State v. HappyAnnotate this Case
94 Wn.2d 791 (1980)
620 P.2d 97
THE STATE OF WASHINGTON, Respondent, v. RALPH HAPPY, Petitioner.
The Supreme Court of Washington, En Banc.
December 4, 1980.
C. Orno Shoemaker (Eli Rapaich, Gary E. Lofland, and Rapaich & Knutson, of counsel), for petitioner.
John M. Lyden, Prosecuting Attorney, for respondent.
This opinion was prepared by the late Justice Charles T. Wright. It is adopted by the undersigned Justices as the opinion of this court.
792"/> This appeal relates to the question of the petitioner's right of allocution under CrR 7.1(a)(1). We hold its provisions are mandatory and that the trial court must in every instance afford the defendant the opportunity to speak immediately prior to the imposition of sentence.
The facts of this case are fully set forth in State v. Happy, 25 Wn. App. 524, 607 P.2d 1255 (1980), and need not be repeated here. At issue is whether the court afforded petitioner his right of allocution. A few days before sentencing, a presentence hearing was held at which considerable evidence was presented. At the time of imposing sentence the following took place:[THE COURT]: Do you have any legal cause why sentence should not be imposed on you at this time?
THE DEFENDANT: Your Honor .THE COURT: The question is if there is legal cause, you may ask your attorney about that. (Brief conference between defendant and his counsel.)
A. (By defendant) No.THE COURT: [Defense counsel], do you know any cause why sentence should not be imposed at this time?
[DEFENSE COUNSEL]: No, Your Honor.
The State contends the questioning of petitioner as to legal cause coupled with petitioner's testimony at his presentence hearing satisfied the court's duty to provide petitioner with his right of allocution. We disagree.
 Under RCW 10.64.040, which has been superseded by CrR 7.1(a)(1), the court was required to ask whether the defendant had "any legal cause to show why judgment should not be pronounced against him." (Italics ours.) 793"/> RCW 10.64.040. Now, however, under CrR 7.1(a)(1), the court is required to "ask the defendant if he wishes to make a statement in his own behalf and to present any information in mitigation of punishment." (Italics ours.) CrR 7.1(a)(1). Clearly then, CrR 7.1(a)(1) is much broader than the former statutory provision in that it directs the court to give a defendant the opportunity to give any information in mitigation of punishment, rather than just limiting a defendant to a statement as to legal cause.
Moreover, this invitation to speak must be clear. In applying a federal rule of criminal procedure almost identical to our own, the United States Supreme Court wrote in Green v. United States, 365 U.S. 301, 305, 5 L. Ed. 2d 670, 81 S. Ct. 653, rehearing denied, 365 U.S. 890, 6 L. Ed. 2d 201, 81 S. Ct. 1024 (1961):Trial judges before sentencing should, as a matter of good judicial administration, unambiguously address themselves to the defendant. Hereafter trial judges should leave no room for doubt that the defendant has been issued a personal invitation to speak prior to sentencing.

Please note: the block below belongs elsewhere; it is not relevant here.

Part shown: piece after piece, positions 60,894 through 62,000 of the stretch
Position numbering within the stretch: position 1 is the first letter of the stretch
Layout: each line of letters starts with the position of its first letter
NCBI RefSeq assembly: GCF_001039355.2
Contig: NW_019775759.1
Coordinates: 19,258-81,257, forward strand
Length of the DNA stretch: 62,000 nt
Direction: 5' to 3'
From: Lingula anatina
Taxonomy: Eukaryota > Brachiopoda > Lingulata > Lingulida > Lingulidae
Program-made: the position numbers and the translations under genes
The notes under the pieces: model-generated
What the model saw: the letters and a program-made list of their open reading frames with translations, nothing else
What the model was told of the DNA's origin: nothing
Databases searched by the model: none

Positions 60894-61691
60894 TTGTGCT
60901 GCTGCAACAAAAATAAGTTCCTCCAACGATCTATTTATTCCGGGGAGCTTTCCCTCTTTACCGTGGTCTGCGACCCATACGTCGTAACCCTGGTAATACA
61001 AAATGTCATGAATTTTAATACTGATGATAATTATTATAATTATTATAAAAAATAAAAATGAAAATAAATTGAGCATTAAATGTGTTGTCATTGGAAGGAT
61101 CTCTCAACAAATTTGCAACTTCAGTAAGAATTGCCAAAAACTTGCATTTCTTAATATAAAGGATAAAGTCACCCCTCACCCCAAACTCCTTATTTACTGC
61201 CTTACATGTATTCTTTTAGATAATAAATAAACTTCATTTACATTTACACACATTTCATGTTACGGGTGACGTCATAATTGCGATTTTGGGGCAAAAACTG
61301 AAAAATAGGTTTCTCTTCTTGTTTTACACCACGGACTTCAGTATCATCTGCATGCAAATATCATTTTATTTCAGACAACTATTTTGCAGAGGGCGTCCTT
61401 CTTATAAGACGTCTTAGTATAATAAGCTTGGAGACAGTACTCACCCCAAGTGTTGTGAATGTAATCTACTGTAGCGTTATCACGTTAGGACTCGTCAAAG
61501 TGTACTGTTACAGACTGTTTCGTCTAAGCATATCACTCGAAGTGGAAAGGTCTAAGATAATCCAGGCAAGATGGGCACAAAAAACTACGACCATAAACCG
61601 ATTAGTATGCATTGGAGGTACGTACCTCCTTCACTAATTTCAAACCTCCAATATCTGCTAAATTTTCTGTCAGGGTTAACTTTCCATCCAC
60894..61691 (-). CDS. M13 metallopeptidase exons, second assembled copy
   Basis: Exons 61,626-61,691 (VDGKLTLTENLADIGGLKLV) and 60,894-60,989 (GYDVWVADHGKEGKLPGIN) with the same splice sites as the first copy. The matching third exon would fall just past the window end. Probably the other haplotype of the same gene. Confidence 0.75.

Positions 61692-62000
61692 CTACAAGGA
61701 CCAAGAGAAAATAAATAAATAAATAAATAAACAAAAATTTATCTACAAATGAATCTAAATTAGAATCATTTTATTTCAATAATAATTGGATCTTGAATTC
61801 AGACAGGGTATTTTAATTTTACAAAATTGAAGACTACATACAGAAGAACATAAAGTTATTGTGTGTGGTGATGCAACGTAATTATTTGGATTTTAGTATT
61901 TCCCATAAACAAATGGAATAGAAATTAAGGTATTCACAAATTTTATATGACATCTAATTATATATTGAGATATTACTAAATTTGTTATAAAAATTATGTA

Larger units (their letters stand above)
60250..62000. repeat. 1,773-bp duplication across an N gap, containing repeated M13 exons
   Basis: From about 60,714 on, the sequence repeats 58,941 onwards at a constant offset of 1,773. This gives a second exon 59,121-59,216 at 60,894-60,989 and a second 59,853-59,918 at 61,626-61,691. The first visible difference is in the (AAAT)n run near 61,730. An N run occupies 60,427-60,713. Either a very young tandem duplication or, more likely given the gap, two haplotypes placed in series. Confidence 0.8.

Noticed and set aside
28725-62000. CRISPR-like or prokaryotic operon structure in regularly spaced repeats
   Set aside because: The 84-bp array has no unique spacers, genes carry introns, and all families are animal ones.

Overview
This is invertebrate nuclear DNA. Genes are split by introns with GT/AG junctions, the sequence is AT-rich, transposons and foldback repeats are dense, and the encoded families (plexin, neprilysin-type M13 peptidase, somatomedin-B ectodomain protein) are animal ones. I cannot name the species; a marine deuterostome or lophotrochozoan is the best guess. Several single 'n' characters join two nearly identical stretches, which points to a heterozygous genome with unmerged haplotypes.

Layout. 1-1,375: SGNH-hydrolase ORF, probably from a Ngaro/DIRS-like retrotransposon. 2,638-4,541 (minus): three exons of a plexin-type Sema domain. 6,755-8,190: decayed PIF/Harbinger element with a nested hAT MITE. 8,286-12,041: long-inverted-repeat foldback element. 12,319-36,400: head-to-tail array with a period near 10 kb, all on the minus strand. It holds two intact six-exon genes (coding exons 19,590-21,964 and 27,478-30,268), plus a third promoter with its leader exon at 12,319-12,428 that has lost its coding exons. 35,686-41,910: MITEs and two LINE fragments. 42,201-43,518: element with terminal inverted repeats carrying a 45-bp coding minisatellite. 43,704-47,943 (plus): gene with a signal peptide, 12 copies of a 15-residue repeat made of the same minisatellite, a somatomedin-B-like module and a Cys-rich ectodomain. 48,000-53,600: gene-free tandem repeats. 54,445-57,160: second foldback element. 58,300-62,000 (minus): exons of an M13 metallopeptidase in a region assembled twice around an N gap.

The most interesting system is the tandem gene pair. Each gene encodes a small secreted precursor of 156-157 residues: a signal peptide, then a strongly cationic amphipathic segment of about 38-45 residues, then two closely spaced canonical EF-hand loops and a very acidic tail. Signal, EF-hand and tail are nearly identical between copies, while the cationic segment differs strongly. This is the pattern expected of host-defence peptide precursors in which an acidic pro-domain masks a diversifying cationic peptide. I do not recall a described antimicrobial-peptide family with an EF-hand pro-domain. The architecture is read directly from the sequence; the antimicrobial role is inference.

The Washington rule is not complied with if petitioner is allowed to testify at the presentence hearing or is allowed to speak prior to sentencing only as to legal cause why sentence should not be imposed. Nor is the rule satisfied by permitting counsel to speak. It is only when petitioner is directly asked, at the time of sentencing, whether "he wishes to make a statement in his own behalf and to present any information in mitigation of punishment" that the requirements of CrR 7.1(a)(1) are satisfied. As the United States Supreme Court said in Green at page 304:None of these modern innovations lessens the need for the defendant, personally, to have the opportunity to present to the court his plea in mitigation. The most 794"/> persuasive counsel may not be able to speak for a defendant as the defendant might, with halting eloquence, speak for himself.
See also State v. Harris, 57 Wn.2d 383, 389, 357 P.2d 719 (1960).
In sum, CrR 7.1(a)(1) must be strictly followed. In this case the court failed to comply with the rule and therefore, petitioner has been denied his right of allocution. Since resentencing will not impose any substantial hardship, the sentence is hereby vacated and the matter is remanded for resentencing in accordance herewith.
UTTER, C.J., and ROSELLINI, STAFFORD, BRACHTENBACH, HOROWITZ, DOLLIVER, HICKS, and WILLIAMS, JJ.NOTES
 "Imposition of sentence. Sentence shall be imposed or an order deferring sentence shall be entered without unreasonable delay. Pending such action the court may release or commit the defendant, pursuant to CrR 3.2. Before disposition the court shall afford counsel an opportunity to speak and shall ask the defendant if he wishes to make a statement in his own behalf and to present any information in mitigation of punishment." CrR 7.1(a)(1).
 "When the defendant appears for judgment, he must be informed by the court of the verdict of the jury, and asked whether he have any legal cause to show why judgment should not be pronounced against him." RCW 10.64.040.